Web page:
DEFINED MICROBIAL CULTURES OR PRODUCTS (‘PROBIOTICS’) The term ‘probiotic’ has been defined as ‘mono- or mixed cultures of living microorganisms, which beneficially affect the host by improving the properties of the indigenous microflora’ (Ghadban, 2002). Some workers have also included killed bacterial
cultures and bacterial metabolites in their definition of probiotics (Reuter, 2001). The definition of probiotics does not exclude CE products, and these undefined cultures are sometimes considered an integral part of the probiotics concept. However, the term ‘probiotic’ is often restricted to products containing cells or
metabolites from defined strains of microorganisms, and commercial products usually are based on one or a few bacterial or fungal species. Much work has been done to establish defined bacterial cultures that are equally effective as undefined cultures againstsalmonella colonisation in...
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The following article-study is posted FYI
Fermentation of fructooligosaccharides (FOS) and other oligosaccharides has been suggested to be an important property for the selection of bacterial strains used as probiotics. However, little information is available on FOS transport and metabolism by lactic acid bacteria and other probiotic bacteria. The objectives of this research were to identify and characterize the FOS transport system of Lactobacillus paracasei 1195. Radiolabeled FOS was synthesized enzymatically from [3H]sucrose and purified by column and thin-layer chromatography, yielding three main products: glucose (G) á-1,2 linked to two, three, or four fructose (F) units (GF2, GF3, and GF4, respectively). FOS hydrolysis activity was detected only in cell extracts prepared from FOS- or sucrose-grown cells and was absent in cell supernatants, indicating that transport must precede hydrolysis. FOS transport assays revealed that the uptake of GF2 and GF3 was rapid, whereas little GF4 uptake occurred. Competition experiments showed that glucose, fructose, and sucrose reduced FOS uptake but that other mono-, di-, and trisaccharides were less inhibitory. When cells were treated with sodium fluoride, iodoacetic acid, or other metabolic inhibitors, FOS transport rates were reduced by up to 60%; however, ionophores that abolished the proton motive force only slightly decreased FOS transport. In contrast, uptake was inhibited by ortho-vanadate, an inhibitor of ATP-binding cassette transport systems. De-energized cells had low intracellular ATP concentrations and had a reduced capacity to accumulate FOS. These results suggest that FOS transport in L. paracasei 1195 is mediated by an ATP-dependent transport system having specificity for a narrow range of substrates.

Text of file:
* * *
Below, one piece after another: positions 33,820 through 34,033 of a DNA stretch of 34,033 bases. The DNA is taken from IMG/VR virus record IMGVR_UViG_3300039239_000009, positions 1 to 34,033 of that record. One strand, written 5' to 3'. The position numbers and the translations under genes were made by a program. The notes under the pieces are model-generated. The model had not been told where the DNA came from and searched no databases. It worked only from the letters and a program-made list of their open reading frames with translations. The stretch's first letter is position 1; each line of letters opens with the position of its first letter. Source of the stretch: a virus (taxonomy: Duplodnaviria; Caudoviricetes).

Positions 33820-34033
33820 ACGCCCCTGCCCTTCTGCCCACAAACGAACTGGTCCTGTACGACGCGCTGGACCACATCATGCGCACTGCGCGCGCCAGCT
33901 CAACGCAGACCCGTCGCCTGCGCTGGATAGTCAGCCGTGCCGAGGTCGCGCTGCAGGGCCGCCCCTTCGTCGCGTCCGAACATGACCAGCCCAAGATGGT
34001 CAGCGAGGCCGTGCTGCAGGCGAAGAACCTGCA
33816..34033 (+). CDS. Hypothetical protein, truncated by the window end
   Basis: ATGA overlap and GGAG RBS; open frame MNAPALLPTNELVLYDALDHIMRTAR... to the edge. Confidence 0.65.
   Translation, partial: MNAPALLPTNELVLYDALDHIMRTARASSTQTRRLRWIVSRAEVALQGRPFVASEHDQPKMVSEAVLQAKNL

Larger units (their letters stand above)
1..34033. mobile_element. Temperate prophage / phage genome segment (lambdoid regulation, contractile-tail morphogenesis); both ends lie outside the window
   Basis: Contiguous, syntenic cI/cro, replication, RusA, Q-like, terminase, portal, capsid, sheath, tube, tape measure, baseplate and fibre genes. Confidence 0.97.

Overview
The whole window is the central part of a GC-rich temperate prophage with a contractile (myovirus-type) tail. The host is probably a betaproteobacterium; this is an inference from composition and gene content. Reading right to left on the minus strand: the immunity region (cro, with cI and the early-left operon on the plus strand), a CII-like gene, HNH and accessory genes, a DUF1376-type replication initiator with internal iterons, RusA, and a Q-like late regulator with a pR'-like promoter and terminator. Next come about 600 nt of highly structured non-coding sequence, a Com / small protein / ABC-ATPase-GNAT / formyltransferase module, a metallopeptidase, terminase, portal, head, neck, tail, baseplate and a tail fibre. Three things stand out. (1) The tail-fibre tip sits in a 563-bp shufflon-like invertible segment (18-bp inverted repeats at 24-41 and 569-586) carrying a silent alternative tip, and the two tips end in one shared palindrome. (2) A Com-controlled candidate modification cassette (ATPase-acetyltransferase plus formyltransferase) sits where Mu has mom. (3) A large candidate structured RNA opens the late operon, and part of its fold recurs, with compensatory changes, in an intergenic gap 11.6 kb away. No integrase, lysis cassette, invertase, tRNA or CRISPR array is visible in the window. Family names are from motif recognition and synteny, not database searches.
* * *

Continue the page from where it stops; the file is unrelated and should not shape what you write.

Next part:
MATERIALS AND METHODS
The ability of specific dietary substances to influence the gastrointestinal microflora by increasing the population of beneficial bacteria has attracted considerable research attention. These so-called prebiotic substances are defined as food ingredients that are neither hydrolyzed nor adsorbed in the stomach or gastrointestinal tract but rather confer beneficial effects on the host by selectively stimulating the growth of desirable bacteria in the colon (14). Some investigators have suggested that the prebiotic hypothesis, if true, could be “one of the most important stories to emerge in nutrition and gut microbiology since the turn of the century” (24).
Among the prebiotic substances that have been studied, the most heavily researched are the disaccharide lactulose; the oligosaccharides, especially fructooligosaccharides (FOS) and galactooligosaccharides; and various polysaccharides, including inulin and various starch-based materials (2, 8, 9, 14, 21, 33, 41). By definition, these substances are resistant to hydrolytic enzymes and are ordinarily fermented by a narrow range of colonic bacteria (9, 14, 29). Importantly, among the bacteria that metabolize prebiotic oligosaccharides are strains of Lactobacillus and Bifidobacterium spp., organisms that are generally considered to be desirable members of the colonic microbiota (12, 19, 26). Numerous in vitro and in vivo studies have shown that these bacteria are stimulated or enriched in the presence of FOS or other oligosaccharides (3-6, 13, 17, 25, 32, 34, 39).
Recently, we screened 28 strains of lactic acid bacteria (LAB) and rela